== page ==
The deli sandwiches from my neighborhood bodega are reserved for particular times of day: 4 a.m., when I’m stumbling home drunk, or around midday after a big night out when I’m stocking up on water and Advil and don’t have the willpower to wait for a more decent meal to soak up the hangover.
Sunny and Annie’s is not in my neighborhood–it’s in the Lower East Side. But it’s still a bodega, and so I was skeptical. I quickly learned, though, that this bodega offers some strange things from its deli counter, a menu of sideshow freak sandos with head-scratching names, quirky misspellings, and a slight political bent.
A rainbow of neon construction paper, each sheet scrawled with a different sandwich description, is taped to the glass of the deli case, and it can be a hazard to pause and read: You’ll be forced to contend with shoppers squeezing by to grab sundries off the narrow aisle’s shelves. But if you can secure a good position, you’ll notice some absurd descriptions amid the classics, all served on 10-inch hoagie buns.
The inexplicably named 2013, for instance, stacks three kinds of cheese, dried cranberries, cantaloupe, cucumbers, avocado, arugula, onion, green chile sauce, and pesto between two halves of a roll, a senseless amalgamation of produce and green sauce that I’m still trying to understand. Of course I had to order it.
The first thing I noticed about the $8 sandwich was its weight, which was probably around two pounds. Mozzarella, cheddar, and provolone cheese account for a fair amount of the heft; pairing those with avocado, cantaloupe, and cranberry creates a flavor profile akin to the one-two punch of a slice of cheddar with apple pie. The raw onion and green chili sauce add a spicy note, but the earthy, nutty pesto sauce is a weird addition. I still haven’t figured out what any of this has to do with 2013, by the way. And the sandwich is unrelated to the 2011–a mix of hummus, avocado, and other veggies–as well as the 2012, made with tuna.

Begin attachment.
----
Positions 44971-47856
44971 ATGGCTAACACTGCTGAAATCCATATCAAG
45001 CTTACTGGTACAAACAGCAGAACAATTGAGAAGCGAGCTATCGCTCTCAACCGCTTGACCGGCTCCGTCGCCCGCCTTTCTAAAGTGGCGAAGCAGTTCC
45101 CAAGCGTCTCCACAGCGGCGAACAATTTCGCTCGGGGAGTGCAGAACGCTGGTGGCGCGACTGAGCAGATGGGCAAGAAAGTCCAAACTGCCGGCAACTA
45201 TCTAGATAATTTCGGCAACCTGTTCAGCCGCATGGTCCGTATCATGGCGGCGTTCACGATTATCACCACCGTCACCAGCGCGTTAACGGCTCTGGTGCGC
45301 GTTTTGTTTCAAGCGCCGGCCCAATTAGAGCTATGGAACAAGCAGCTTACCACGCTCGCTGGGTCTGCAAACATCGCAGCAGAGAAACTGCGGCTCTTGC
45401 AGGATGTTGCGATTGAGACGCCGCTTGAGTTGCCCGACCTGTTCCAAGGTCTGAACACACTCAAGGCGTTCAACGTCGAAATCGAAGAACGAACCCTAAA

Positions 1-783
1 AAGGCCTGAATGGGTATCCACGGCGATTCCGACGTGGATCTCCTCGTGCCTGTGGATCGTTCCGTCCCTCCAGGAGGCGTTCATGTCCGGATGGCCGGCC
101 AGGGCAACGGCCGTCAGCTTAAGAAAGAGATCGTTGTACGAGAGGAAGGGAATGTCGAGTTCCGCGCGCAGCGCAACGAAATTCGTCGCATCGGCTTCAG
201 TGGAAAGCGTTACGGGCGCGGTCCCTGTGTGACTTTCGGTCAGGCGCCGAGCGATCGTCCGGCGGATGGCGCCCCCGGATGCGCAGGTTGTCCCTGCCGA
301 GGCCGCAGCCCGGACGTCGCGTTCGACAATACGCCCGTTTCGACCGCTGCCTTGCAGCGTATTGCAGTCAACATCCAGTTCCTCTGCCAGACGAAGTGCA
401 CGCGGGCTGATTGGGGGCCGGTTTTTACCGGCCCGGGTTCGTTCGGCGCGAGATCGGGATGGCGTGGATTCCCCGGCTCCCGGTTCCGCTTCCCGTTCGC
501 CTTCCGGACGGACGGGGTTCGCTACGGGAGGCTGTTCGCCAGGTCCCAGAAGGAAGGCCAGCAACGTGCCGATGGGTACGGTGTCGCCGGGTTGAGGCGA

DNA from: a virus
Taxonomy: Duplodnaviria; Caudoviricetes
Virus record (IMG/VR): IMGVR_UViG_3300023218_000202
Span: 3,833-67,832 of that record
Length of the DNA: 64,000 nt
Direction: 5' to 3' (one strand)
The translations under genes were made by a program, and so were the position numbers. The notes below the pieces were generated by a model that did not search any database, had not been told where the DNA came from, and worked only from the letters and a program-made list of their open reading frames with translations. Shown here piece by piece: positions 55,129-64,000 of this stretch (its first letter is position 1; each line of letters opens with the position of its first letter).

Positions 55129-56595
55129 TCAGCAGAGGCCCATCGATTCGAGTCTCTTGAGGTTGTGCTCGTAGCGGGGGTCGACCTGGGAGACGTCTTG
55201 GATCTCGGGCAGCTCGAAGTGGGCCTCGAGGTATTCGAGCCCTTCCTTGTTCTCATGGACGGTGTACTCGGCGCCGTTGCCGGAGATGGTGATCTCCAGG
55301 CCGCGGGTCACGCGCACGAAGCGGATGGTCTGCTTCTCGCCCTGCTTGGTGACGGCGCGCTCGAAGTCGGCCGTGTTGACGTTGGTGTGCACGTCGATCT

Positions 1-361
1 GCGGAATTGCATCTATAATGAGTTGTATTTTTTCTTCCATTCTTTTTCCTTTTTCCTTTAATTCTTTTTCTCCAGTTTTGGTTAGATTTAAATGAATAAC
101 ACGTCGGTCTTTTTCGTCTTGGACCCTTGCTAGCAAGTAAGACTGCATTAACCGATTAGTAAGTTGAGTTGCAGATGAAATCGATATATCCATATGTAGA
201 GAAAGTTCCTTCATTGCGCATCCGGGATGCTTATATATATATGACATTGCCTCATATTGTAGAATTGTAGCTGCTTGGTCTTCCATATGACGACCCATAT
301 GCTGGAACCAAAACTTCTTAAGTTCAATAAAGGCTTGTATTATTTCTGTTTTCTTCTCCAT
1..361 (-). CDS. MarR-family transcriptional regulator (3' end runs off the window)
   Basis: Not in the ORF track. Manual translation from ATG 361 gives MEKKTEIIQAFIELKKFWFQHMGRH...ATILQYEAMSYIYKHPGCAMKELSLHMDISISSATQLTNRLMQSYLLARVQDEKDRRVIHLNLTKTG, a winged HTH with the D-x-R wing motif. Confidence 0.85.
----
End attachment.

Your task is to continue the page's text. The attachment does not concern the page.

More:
I will never order this sandwich again, but that’s not because I found it revolting–despite its roughshod construction, it actually tasted a lot better than I expected. There are simply so many other weird sandwiches at Sunny and Annie’s, it’s not worth revisiting the same one.
Like the bodega’s claim, the P.H.O. Real sandwich, which puts some essential pho ingredients–beef, cilantro, bean sprouts, basil, and Sriracha sauce–on a hoagie to form the mother of all banh mi. Another winner is the kimchi bulgolgi sandwich, which blends the spicy pickled cabbage with roast beef, fried onions, and avocado.
And then there are the politically charged meals: The bodega’s democratic sandwich selections include the “John carry” (their spelling, not mine), which campaigns on a platform of lemon chicken, chipotle peppers, mozzarella, avocado, cilantro, tomato, and onion. Republicans can chow down on the Bush sandwich, which amalgamates teriyaki chicken, roasted seaweed, hot peppers, avocado, cucumber, onions, fresh mozzarella, and ranch dressing (because he’s a goddamn American, obviously). And our soon-to-be-ousted mayor has his legacy enshrined in the “Mr. Bloom burga,” which gives you a choice of curry chicken salad or lemon chicken with avocado, seafood salad, jalapeño sauce, cilantro, watercress, spinach, cucumber, tomato, and onion.
Not sure I’ll ever try that last one, though: I’m not terribly interested in putting something named after Bloomberg in my mouth (sorry, Mike, it was the seafood salad that put me off).